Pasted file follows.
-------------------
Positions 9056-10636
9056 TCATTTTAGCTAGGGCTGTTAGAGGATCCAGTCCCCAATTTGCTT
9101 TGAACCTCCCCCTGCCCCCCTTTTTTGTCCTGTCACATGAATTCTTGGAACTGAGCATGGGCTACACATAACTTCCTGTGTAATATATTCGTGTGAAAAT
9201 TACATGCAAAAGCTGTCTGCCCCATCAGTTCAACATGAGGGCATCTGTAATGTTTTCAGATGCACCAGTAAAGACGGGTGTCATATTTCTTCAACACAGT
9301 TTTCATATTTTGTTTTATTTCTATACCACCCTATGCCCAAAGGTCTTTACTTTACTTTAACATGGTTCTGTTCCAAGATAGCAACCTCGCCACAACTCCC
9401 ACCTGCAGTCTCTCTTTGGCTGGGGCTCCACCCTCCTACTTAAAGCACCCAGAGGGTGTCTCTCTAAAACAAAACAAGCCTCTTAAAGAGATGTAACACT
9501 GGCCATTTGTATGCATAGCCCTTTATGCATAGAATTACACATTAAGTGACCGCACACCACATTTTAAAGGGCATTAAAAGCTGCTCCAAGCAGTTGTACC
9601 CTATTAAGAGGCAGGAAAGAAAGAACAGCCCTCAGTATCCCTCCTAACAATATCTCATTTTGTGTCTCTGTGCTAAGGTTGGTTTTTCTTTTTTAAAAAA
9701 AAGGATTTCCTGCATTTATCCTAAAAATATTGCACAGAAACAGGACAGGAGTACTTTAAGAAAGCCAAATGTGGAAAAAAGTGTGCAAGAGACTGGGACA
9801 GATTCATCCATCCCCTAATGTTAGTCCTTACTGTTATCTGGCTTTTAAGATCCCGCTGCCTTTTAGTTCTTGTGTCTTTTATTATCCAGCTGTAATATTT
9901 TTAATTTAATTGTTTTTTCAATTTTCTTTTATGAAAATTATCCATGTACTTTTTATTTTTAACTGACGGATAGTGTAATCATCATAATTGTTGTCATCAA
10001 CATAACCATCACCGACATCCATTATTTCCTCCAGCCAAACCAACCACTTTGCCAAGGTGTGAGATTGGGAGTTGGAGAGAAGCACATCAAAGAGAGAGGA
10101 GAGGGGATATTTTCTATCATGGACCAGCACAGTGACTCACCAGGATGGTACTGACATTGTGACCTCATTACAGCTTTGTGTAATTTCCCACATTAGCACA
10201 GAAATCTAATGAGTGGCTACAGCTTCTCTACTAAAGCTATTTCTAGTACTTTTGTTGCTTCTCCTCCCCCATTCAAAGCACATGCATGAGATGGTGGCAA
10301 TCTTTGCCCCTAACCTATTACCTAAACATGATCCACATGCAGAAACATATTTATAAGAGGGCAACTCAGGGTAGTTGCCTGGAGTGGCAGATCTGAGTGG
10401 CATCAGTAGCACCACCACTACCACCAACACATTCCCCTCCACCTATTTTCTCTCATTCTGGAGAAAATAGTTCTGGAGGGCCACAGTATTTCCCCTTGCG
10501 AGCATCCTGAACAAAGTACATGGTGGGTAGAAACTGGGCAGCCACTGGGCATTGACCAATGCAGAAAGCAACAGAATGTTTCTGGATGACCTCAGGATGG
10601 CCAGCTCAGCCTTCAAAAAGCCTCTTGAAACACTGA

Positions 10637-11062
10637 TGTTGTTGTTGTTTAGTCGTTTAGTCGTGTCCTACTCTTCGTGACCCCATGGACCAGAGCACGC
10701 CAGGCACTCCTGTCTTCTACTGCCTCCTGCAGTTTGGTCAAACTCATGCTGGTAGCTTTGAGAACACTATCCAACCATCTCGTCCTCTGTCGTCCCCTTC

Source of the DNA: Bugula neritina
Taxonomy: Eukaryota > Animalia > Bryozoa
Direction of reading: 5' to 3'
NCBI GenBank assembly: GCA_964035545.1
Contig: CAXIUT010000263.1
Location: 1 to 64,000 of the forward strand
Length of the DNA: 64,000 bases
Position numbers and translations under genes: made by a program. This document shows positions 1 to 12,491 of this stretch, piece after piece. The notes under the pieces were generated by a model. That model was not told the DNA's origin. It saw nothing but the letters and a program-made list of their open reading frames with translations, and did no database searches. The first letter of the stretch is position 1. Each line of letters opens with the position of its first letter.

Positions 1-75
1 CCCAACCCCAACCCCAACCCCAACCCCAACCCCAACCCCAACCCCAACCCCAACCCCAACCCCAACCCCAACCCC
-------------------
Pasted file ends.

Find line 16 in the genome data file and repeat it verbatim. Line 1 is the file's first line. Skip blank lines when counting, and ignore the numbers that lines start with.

10401 CATCAGTAGCACCACCACTACCACCAACACATTCCCCTCCACCTATTTTCTCTCATTCTGGAGAAAATAGTTCTGGAGGGCCACAGTATTTCCCCTTGCG